Thursday

27th Jun 2019

Dublin at forefront of EU-Israel tension, as lone Irish ship sails for Gaza

  • Nobel laureate Mairead Maguire aboard the MV Rachel Corrie. Picture taken 29 October (Photo: freeGaza.org)

As an Irish ship carrying humanitarian aid continues to sail for Gaza, Ireland has found itself hurled to the forefront of tensions between Israel and the European Union.

On Wednesday (2 June), the Irish government warned Israel for a second time to let the boat, whose passengers count among their number five Irish nationals, including a former UN deputy secretary general and a Northern Irish Nobel peace prize laureate, carry on to its destination and deliver its cargo without hindrance.

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The Irish Taoiseach, or prime minister, Brian Cowen said that the ship, which he described as Irish-owned, should be allowed to complete its mission, telling the country's parliament that Dublin has been in close contact with the boat, the MV Rachel Corrie, named after an American university student and peace activist who was killed by an Israeli army bulldozer while attempting to prevent the demolition of a Palestinian home in 2003.

The boat, carrying cement, teaching materials and toys, had intended to take part in the flotilla that was attacked earlier this week but had been delayed by technical problems. It is due to arrive at Israel's exclusion zone sometime late Friday or early Saturday morning.

Foreign minister Micheal Martin told the Israeli ambassador to Ireland that the government expects the ship not to be touched so long as it is in international waters, saying Dublin would take diplomatic steps if Israel does not comply.

"We have continued to make it clear to the Israeli government ... that we want maximum restraint and we do not want any interception in international waters," he said. "It has been a terrible week in terms of the loss of life and there is now an obligation on all involved to reduce tensions."

"It is extremely important that we do not have a repeat of what happened earlier this week," he added.

Meanwhile, an Irish government minister attacked what he called the "incoherence" of the European Union's policy towards Israel.

John Gormley, the environment minister and leader of the Greens, the minority party in coalition with the governing centre-right Fianna Fail, said: "We don't have that coherent response at a foreign policy level. That's what's required and if we had that I think Israel would listen."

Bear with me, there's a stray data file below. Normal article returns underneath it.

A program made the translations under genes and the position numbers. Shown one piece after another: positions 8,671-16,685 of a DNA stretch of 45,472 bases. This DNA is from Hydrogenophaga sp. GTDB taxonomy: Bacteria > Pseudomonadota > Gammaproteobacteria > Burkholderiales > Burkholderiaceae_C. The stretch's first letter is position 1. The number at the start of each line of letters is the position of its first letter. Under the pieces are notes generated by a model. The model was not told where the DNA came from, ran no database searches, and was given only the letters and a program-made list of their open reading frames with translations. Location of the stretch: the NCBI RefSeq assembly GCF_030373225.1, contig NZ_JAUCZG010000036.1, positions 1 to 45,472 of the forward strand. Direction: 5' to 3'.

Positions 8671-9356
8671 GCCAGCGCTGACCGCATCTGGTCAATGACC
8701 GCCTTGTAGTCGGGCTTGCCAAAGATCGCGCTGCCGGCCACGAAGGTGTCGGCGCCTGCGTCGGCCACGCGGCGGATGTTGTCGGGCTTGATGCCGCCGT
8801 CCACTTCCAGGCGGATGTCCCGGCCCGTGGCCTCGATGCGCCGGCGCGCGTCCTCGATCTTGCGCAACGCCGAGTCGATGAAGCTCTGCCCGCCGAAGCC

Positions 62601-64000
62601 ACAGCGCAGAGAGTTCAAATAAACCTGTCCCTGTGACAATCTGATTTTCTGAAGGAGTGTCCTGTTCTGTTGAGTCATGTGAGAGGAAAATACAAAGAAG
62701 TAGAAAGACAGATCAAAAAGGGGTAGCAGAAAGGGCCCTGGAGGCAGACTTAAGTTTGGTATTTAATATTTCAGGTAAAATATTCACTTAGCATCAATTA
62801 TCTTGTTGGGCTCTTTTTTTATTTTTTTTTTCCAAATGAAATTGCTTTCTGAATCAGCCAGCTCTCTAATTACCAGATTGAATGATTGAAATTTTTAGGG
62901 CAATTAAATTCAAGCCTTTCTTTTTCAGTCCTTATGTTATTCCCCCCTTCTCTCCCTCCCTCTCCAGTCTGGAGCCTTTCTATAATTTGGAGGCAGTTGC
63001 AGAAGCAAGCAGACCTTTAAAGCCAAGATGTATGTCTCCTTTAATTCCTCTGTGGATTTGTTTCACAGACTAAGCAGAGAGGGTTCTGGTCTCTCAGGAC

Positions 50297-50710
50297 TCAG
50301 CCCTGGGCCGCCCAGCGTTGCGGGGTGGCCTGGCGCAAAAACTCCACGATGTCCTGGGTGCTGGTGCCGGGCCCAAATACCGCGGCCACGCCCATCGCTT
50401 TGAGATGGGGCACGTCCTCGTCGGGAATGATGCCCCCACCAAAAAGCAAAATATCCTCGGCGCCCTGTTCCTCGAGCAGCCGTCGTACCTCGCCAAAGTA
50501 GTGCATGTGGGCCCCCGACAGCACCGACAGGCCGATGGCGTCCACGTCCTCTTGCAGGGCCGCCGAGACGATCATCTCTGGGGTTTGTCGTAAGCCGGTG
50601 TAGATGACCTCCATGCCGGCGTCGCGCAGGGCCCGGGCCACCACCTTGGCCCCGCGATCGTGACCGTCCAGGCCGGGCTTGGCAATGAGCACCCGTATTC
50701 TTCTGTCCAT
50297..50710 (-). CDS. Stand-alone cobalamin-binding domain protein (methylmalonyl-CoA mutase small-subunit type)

"But at the moment they can act with virtual impunity because of the incoherence at European level and because they continue to get not just outright support but tacit support as well from the US."

Speaking from the ship, the former UN senior official, Denis Halliday, also suggested the EU could go further, saying he would like to see the EU and the US support Dublin's demand that Israel allow the Rachel Corrie unmolested passage.

"We feel that, like the UN, the EU has failed the Palestinians and we feel that the EU could exert more pressure in terms of trade links, which the Israelis are very dependent on," he said.

Illustrating the division at the EU level, on the same day in New York, European states were on opposite sides of a decision to send a UN inquiry committee to the region.

The UN Human Rights Council, which has been attacked in the past by Israel for the membership of UN member countries with poor human rights records, passed a resolution dispatching an international committee of inquiry to investigate the attack on the Gaza flotilla. A total of 32 countries voted in favour of the inquiry, but Italy, which supports Israeli membership of the EU, and the Netherlands voted against. The sole EU member state to support the move was Slovenia, alongside non-EU European countries Norway and Bosnia-Herzegovina. Belgium, France, Hungary, Slovakia and the UK abstained, as did non-EU state Ukraine.

Also on Wednesday, members of the Irish parliament's foreign affairs committee criticised the Israeli ambassador to the country for a last-minute cancelling of an appearance before the body.

The chairman of the committee, Michael Woods, described the truancy as "almost without precedent" and "most disappointing."

Separately, according to Irish media reports, Mr Martin is planning to expel an Israeli diplomat from the country in relation to the fake passport scandal from earlier this year in which a mysterious death squad, widely believed to be composed of Israeli Mossad agents, employed fake Irish and other EU passports while on a mission to assassinate a Hamas leader in Dubai.

Mr Martin will hold off on the move for a few weeks however, waiting until the current dispute over the Gaza flotilla subsides.

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